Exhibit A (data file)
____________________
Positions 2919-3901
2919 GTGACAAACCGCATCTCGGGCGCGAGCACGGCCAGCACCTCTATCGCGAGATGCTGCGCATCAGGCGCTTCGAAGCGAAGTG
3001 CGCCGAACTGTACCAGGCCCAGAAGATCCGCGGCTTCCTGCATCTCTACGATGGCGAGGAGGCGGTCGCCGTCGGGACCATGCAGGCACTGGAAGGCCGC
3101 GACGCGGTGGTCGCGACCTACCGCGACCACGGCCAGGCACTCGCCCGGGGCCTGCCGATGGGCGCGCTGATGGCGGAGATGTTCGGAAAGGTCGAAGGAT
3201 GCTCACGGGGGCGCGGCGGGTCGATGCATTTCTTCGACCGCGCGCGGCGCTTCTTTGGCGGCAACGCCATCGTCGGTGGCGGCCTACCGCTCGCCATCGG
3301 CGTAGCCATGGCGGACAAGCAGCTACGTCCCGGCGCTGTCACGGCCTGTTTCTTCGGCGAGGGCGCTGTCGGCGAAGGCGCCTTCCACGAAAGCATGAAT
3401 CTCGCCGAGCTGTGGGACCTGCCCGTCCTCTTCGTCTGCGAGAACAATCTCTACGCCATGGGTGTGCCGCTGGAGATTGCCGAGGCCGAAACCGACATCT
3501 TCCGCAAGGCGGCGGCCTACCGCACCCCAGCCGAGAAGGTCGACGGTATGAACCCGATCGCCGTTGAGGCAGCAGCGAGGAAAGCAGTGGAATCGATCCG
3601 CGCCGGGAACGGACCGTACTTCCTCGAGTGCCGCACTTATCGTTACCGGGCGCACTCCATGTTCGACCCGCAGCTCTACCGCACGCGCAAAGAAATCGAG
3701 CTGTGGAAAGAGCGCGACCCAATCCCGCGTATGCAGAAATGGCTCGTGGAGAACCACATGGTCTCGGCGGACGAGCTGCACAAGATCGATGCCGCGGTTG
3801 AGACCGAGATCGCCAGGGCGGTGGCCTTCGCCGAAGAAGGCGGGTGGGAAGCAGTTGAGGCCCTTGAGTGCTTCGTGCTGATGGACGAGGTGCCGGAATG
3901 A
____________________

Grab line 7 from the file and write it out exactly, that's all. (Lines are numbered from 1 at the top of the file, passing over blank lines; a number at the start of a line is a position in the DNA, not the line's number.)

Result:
3401 CTCGCCGAGCTGTGGGACCTGCCCGTCCTCTTCGTCTGCGAGAACAATCTCTACGCCATGGGTGTGCCGCTGGAGATTGCCGAGGCCGAAACCGACATCT